Ohio, Miami Detectives Take New Look At Deaths of Killers’ Wives
MIAMI (AP) _ Two Ohio detectives flew to Miami on Wednesday as authorities here and in Columbus re-examined the violent deaths of the wives of the two men killed in the FBI’s bloodiest shootout.
The head of Metro-Dade County detectives termed as ″unfounded speculation″ the theory that William Matix, 34, and Michael Lee Platt, 32, killed each other’s wives.
But Maj. John Farrell said authorities aren’t ruling anything out as they seek more information on the two who last Friday battled FBI agents who had recognized them as suspects in a string of violetn bank and armored car robberies.
They killed two agents and wounded five others before they were killed.
Columbus Police Capt. Antone Lanata said by telephone Wednesday that Platt is now considered a potential suspect in the Dec. 30, 1983, slaying of Matix’s first wife, Patricia, and another woman at the hospital where the women worked.
And Metro-Dade detectives met with officials of the medical examiner’s office to study the Dec. 24, 1984, shotgun death of Platt’s first wife, Regina, which was ruled a suicide.
She was killed Christmas Eve 1984 by a 12-gauge shotgun blast to the head. Farrell said Platt was home at the time and told police his wife had been despondent about marital problems.
″It still appears to be a suicide. But we have re-opened it,″ Farrell said. He said it was unusual but not unprecedented for a woman to kill herself with a shotgun.
The Columbus detectives sent here will search the dead men’s suburban homes for evidence that could link them to the 1983 stabbing deaths of Mrs. Matix and Joyce McFadden, lab technicians at Riverside Methodist Hospital in Columbus.
″I probably should be charged with incompetence if we didn’t take a hard look at Mr. Platt, to see if he was ever in Ohio, whether there is anything to connect him with our homicide,″ Lanata said. ″He figures into our case because he has been established as a close friend of Mr. Matix and it would be a terrible understatement to say he was among the class of people who kill other people.″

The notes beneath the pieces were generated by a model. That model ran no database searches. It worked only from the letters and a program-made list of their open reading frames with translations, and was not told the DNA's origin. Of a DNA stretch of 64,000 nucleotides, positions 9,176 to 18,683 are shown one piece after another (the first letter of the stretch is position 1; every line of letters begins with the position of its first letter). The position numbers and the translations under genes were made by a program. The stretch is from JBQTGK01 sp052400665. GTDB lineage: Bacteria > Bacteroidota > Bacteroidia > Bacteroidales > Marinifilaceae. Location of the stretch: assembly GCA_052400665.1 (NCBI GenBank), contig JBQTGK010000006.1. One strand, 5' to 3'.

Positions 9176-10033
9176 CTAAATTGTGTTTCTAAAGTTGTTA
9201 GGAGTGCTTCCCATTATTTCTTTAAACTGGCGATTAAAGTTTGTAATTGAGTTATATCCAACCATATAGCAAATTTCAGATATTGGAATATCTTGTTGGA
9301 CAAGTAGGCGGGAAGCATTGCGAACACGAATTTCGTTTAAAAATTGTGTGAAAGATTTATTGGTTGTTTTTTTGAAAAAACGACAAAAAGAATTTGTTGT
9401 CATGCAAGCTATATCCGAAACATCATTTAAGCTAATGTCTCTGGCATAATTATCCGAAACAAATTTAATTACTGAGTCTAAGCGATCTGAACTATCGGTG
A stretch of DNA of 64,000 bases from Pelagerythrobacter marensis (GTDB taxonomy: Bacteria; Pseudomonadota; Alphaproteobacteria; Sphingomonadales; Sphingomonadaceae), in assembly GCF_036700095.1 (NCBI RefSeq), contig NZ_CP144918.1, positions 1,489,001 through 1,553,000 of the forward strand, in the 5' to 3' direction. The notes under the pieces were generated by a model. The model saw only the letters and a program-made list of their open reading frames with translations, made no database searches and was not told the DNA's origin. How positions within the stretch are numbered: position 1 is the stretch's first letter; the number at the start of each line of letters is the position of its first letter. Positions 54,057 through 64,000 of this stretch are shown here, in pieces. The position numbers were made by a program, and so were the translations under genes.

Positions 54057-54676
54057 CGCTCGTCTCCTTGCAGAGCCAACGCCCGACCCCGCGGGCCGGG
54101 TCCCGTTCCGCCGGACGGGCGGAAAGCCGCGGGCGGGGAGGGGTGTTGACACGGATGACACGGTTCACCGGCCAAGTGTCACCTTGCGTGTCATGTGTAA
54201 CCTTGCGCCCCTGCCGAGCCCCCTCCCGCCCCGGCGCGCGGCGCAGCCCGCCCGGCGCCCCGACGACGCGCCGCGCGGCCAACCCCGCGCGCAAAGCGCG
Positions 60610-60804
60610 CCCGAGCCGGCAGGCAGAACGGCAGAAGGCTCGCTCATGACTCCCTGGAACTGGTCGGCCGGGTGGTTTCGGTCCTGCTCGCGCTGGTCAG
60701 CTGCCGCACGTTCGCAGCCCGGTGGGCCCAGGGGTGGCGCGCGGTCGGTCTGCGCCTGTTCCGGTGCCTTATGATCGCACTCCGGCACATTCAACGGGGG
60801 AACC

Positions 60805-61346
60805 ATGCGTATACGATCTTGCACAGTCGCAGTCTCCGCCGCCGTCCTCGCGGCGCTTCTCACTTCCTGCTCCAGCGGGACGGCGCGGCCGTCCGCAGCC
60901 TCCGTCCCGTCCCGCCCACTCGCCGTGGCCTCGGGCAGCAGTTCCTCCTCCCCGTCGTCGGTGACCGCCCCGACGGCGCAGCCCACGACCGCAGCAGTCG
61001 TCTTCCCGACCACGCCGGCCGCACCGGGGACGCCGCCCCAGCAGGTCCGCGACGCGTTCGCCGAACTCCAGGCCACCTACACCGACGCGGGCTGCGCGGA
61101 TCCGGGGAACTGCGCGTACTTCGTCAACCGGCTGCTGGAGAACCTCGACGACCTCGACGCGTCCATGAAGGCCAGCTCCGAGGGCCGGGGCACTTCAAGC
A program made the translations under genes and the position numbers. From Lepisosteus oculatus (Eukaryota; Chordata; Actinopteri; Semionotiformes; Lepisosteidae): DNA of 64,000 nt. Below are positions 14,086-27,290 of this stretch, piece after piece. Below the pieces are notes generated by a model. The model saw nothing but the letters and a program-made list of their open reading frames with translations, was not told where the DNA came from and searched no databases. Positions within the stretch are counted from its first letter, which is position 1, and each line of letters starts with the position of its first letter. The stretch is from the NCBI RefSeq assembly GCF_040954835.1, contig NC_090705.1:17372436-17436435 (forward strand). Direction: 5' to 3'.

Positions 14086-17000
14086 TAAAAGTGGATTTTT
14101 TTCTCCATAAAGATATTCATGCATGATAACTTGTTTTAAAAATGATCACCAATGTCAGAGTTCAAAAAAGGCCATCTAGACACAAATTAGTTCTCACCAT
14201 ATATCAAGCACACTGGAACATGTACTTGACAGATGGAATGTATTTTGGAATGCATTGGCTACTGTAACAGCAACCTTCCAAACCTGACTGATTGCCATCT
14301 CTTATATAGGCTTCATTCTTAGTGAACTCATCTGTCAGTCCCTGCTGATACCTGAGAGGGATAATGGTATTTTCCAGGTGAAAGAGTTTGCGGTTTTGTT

He said Matix’s alibi at the time was that he was home with their infant daughter. Detectives felt suspicious about him, but never had any evidence to charge him in the case, Lanata said.
″We found very minor inconsistencies in what he had told us. There was something about his demeanor that is not in keeping with that of someone whose loved one was brutally murdered. But that doesn’t make someone a murderer,″ Lanata said.
No charges were ever filed in the slayings.
The Columbus Dispatch has reported that Matix collected a $350,000 life insurance policy for his wife’s death and also had filed a $3 million wrongful death suit last Dec. 30 against the hospital. The suit was still pending.
After his wife’s death, Matix purchased a new car, motorcycle, many household items and expensive clothes, the Dispatch reported.
Both Matix and Platt remarried, but Matix’s second wife had been seeking a dissolution of their marriage.
Metro-Dade police recovered a pickup truck Wednesday that they believe was used by the two men March 12 when they apparently went to an isolated quarry, shot a target shooter, then stole his car and left him for dead.
The man survived, and his car was being driven by Matix and Platt last Friday when they were spotted by the FBI, investigators said.
The pickup was parked at an apartment complex in the southwest Miami suburb where the shootout raged.
A search of Matix’s house after the shootout turned up a gun belonging to Jose Collazo, the target shooter; three other guns; a walkie-talkie and clothes that could have been used as disguises, the FBI said in a news release Wednesday evening.
Four weapons also were found in a similar search of Platt’s house, the FBI said.
In Brunswick, Ga., FBI agent Benjamin Grogan, 53, was buried Wednesday. FBI Director William Webster and hundreds of law enforcement officers attended his funeral service Monday in Miami. Webster also attended the funeral Tuesday of slain agent Gerald Dove in Charleston, W.Va.